As a group, write an account of your experiences working on your puzzle/problem. You should include the following elements:
- Description of the Bridges and Walking Tours problem, in your own words.
- An account of working on your problem as a group, from playing with the problem to formulating and perhaps proving a conjecture. What did your group do/think/feel? You can include examples of puzzles and solutions if you wish, as well as work by individual group members completed outside the group (both optional). Your goal is not to go over every detail, but to tell a story that your readers will enjoy – “what was it like”?.
- A statement of your group’s chosen conjecture, and a proof (or disproof) of the conjecture.
- At least three images (more if you wish). They can include images of puzzles you’ve created or solutions, but you can also be creative with images or photos related to your puzzle, your group or your story in some way. Each image should have a caption describing. NOTE: You may freely use your own drawings, images or photos. If you wish to use photos from another source, they must be from a legal source (for example, Creative Commons licensed, with proper attribution – the library or your professor can help with this).
- Basic details: the names of all group members, the date, course and section numbers, and your professor’s name.
I will be meeting with each group next Thursday, November 9th, in class. Please be in touch with your other group members before then! Be prepared to discuss your progress so far – at the very least, you should be able to describe how you are dividing up the work of the paper among your group.
The first draft of this assignment is due in class on Thursday, November 16. Each group should submit one paper, of no less than 1500 words. You may decide as a group how to divide up the work. Be aware that you will be asked at a later time to describe your own specific contributions as well as those of each group member.
The final draft of this assignment is due in class on Tuesday, December 5.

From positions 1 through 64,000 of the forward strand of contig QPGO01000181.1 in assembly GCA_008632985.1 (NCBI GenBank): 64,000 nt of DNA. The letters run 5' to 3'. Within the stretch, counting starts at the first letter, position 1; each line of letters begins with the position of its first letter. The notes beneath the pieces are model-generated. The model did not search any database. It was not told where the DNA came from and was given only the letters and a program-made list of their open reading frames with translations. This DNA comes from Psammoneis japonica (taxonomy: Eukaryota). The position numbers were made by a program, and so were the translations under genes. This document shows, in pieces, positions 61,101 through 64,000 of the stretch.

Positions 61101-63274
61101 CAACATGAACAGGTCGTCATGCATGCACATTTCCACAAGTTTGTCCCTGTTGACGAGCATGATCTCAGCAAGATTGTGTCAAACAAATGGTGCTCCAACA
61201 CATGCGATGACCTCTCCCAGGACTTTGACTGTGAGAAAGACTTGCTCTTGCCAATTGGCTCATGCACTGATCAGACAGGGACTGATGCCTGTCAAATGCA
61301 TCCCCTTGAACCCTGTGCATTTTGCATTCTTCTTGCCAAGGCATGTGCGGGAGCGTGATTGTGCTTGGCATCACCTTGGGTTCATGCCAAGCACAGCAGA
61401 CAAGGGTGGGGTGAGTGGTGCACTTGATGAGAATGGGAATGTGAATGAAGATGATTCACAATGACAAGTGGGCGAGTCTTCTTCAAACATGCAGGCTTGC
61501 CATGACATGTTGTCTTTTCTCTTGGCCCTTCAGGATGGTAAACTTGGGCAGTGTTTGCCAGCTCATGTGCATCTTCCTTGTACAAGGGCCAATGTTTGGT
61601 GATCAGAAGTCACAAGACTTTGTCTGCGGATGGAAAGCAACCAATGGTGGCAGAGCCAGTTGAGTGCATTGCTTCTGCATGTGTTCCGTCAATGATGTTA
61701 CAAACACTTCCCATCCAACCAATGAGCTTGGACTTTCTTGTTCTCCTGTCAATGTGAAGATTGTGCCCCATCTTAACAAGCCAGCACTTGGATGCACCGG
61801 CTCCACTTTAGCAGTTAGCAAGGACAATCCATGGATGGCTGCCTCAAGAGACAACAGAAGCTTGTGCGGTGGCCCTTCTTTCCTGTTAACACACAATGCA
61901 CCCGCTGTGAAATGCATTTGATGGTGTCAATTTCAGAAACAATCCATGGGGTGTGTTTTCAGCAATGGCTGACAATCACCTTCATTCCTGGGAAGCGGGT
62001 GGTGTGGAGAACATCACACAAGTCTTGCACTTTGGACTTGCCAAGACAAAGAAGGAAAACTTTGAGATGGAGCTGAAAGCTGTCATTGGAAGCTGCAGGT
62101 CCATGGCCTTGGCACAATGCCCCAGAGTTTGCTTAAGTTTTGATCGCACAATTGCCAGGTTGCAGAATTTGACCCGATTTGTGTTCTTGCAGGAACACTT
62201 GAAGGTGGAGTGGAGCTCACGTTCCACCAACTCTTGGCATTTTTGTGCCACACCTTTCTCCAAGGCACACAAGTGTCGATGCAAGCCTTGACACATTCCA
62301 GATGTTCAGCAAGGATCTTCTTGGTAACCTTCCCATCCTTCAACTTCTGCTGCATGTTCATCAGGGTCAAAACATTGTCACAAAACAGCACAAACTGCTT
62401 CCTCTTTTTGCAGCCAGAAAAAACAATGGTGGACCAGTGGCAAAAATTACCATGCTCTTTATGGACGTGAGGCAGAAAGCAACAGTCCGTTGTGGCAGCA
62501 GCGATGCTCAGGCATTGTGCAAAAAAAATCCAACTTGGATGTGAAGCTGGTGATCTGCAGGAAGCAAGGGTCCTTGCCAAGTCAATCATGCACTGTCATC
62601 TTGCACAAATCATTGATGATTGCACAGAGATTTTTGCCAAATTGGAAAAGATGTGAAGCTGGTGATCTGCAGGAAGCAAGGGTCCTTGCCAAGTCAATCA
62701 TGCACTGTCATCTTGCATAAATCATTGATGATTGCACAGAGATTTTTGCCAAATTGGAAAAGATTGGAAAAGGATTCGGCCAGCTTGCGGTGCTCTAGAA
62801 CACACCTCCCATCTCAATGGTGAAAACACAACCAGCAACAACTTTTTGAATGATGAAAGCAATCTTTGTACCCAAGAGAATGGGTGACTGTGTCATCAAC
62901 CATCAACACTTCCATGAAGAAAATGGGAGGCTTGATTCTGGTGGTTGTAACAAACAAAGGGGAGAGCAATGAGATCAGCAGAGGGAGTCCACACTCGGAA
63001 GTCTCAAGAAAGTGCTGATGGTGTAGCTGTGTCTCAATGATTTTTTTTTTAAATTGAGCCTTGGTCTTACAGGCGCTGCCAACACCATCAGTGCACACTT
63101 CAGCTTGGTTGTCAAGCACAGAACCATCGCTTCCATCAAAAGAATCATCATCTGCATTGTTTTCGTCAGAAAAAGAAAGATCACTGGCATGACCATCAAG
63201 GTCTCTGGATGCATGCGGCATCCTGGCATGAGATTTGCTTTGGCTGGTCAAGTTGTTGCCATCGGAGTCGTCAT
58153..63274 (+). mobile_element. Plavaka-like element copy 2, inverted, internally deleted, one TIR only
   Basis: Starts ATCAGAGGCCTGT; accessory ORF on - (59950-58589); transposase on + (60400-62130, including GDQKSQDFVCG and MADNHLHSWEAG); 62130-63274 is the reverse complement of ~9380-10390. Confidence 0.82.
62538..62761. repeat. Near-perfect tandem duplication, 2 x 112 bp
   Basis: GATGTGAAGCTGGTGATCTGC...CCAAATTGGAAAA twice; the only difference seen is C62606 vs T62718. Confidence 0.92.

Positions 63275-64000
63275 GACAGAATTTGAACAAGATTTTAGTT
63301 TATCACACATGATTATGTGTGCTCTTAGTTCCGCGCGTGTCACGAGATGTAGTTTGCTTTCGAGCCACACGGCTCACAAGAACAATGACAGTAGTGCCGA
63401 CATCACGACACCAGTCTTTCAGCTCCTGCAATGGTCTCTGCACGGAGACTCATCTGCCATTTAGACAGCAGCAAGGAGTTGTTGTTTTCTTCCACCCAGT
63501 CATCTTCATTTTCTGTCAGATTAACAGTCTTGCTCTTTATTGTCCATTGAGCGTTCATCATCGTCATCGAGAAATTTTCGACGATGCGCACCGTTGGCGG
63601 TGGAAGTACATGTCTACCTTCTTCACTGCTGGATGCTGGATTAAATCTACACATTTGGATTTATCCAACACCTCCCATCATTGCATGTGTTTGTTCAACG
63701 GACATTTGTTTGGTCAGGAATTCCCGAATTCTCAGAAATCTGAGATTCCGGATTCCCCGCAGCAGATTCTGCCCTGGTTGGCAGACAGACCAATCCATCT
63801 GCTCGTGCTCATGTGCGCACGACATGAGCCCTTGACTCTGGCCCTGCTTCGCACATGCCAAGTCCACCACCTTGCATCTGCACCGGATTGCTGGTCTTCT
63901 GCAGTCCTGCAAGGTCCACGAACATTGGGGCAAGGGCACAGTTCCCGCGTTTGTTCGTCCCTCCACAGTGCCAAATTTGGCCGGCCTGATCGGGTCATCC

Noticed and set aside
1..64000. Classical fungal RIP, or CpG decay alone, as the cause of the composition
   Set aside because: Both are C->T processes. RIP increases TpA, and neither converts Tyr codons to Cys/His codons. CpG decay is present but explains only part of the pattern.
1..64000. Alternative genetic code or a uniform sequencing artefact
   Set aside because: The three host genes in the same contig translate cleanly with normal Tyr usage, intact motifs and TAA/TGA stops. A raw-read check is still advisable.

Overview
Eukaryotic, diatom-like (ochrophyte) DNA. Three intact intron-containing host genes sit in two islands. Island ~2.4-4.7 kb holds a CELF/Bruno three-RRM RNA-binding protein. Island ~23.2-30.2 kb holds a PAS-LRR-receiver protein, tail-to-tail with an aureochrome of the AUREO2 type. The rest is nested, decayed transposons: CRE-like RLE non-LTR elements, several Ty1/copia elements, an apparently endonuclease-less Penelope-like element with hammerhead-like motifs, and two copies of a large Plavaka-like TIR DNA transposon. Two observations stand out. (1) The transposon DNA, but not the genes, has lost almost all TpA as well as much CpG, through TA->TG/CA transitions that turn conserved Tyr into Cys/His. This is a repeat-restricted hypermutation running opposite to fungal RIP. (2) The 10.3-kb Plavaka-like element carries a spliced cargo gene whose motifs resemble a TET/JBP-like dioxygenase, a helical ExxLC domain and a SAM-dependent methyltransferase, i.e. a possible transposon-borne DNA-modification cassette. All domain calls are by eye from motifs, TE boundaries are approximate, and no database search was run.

REGARDING SEMESTER PROJECT: As you may recall from the Course Description, the semester project is worth 10% of your overall grade. The project consists of a number of interrelated activities (many of which have already been completed) – complete details can be found on the Project Overview & Deliverables page. The group paper assigned here forms a significant portion of the project.
Your assignment for the next week is to try to prove the conjecture that your group created in class on Tuesday, 10/12/15. You may need to refine/expand your conjecture first (let’s discuss this in class). You must spend at least 90 minutes working on this. Trying to prove something can consist of many different activities, such as the following (you do NOT have to do all of these things – you can choose how to spend your time – they are provided for inspiration only).
- coming up with ideas, and testing them out (for example, by creating puzzles and trying to solve them)
- trying to understand what the conjecture says
- trying to solve puzzles that other people created
- trying to create puzzles (and solve them yourself)
- communicating with other members of your group (talking, emailing, etc.)
- trying to write down a proof
- other stuff…
As you work, keep track of what you are doing, thinking, and feeling (this is metacognition – an idea that discussed way back in OpenLab #2). What did you do during the time you spent? Did you create any puzzles? Did you solve puzzles? Did you change your mind about whether the conjecture is true or false? Did you have any new ideas about how to prove the conjecture? Did you have any ideas that you gave up on? How did you feel as you worked – were you frustrated/confused/happy/depressed? Why? Did your mood change along the way?
Assignment (Due Thursday, 11/2/15): Submit a journal of your efforts in the comments below. Your response should be at least 300 words. Describe what you did during the 90 minutes you worked, and express in some way what you were thinking and feeling during the process. Your response can include puzzles (use sketchtoy.com) or other work you did along the way.